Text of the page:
Farm Ireland
Independent.ie

Wednesday 7 December 2016

Firms battle it out in bid to win ¤14m tagging deal

Published 12/07/2011 | 05:00

Fierce competition is expected between Irish tag companies to secure the €14m national tagging contract for the next three years.

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Department of Agriculture officials confirmed that the new contract will run from 2012 to 2014. It is estimated that the contract will be worth up to €4.6m per year to the winning company.

Tipperary-based Mullinahone Co-op has held the lucrative contract for the past 15 years since 1996 but at least four other companies are expected to submit tenders for this latest contract.

Monaghan-based Agrihealth Ltd, Quick Tag in Ballycastle, Co Antrim, Co-op Animal Health in Co Carlow and Galway operators Cormac Sheep Equipment have all confirmed their intention to submit tenders before the closing date of August 19.

For the first time, the national tagging contract will include tissue test tags which can be used for disease surveillance and eradication programmes.

The introduction of tissue test tags ties in with the Animal Health Ireland objective of working toward BVD eradication. However, the tags could also be used in future marketing schemes to identify the DNA of Irish beef or specific cattle breeds.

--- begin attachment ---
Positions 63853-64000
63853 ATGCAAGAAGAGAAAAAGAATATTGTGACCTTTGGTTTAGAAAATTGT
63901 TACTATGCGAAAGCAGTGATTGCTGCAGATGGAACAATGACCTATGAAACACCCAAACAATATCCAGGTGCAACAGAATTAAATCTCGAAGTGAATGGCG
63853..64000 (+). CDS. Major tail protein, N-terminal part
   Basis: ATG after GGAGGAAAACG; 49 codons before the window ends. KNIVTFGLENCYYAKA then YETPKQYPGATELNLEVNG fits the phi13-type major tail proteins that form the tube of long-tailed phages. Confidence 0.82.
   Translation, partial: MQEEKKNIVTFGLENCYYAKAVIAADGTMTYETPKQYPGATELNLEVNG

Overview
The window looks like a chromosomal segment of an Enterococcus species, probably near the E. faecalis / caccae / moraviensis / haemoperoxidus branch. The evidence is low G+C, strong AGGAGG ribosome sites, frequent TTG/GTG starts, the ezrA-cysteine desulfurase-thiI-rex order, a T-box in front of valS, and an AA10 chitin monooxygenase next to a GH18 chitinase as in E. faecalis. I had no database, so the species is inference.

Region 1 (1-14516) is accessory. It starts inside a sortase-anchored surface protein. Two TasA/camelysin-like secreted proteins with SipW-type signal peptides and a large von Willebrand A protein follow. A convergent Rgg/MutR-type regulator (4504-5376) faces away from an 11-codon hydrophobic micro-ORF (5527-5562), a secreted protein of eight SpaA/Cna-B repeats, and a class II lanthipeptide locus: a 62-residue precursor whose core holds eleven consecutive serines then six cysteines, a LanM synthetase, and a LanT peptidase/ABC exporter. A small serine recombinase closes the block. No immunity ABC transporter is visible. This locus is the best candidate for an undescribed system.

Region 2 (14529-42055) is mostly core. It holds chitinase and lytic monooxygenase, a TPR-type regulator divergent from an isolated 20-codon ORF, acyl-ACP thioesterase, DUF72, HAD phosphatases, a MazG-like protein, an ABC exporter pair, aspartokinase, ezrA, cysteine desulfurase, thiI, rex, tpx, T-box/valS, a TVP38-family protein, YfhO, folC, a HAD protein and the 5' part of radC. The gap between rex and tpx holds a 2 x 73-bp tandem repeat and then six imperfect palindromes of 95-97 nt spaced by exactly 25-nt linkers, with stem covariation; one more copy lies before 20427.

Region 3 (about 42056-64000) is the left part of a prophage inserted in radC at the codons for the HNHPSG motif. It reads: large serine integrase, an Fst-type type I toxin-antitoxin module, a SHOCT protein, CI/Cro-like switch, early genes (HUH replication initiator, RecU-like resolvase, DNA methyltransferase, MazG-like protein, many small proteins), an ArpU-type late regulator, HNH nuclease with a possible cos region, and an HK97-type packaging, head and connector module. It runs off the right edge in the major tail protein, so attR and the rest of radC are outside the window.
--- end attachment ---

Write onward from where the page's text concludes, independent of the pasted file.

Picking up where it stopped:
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The awarding of the contract will be based on weighted criteria, including the quality of tags (29pc), quality of registration form (5pc), quality of proposed service (26pc) and cost (40pc).

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The Department of Agriculture has come in for criticism within the tagging industry for the very short lead-in time to the tender deadline and the €3m minimum turnover requirement for companies tendering for the contract.

Others complain that the Government operates a single supply contract for such a lucrative, and obligatory, animal identification system.

Irish sheep farmers can buy tags from multiple suppliers, while British farmers can buy cattle tags from any one of a number of approved tag companies. In contrast, cattle farmers here must use the designated tag which wins the Department tender.

Ireland's tendering process for the tagging contract has come under scrutiny in the past, when the European Commission threatened to challenge the Department's procedure in the European courts. However, the challenge was withdrawn just days before the hearing date in May.

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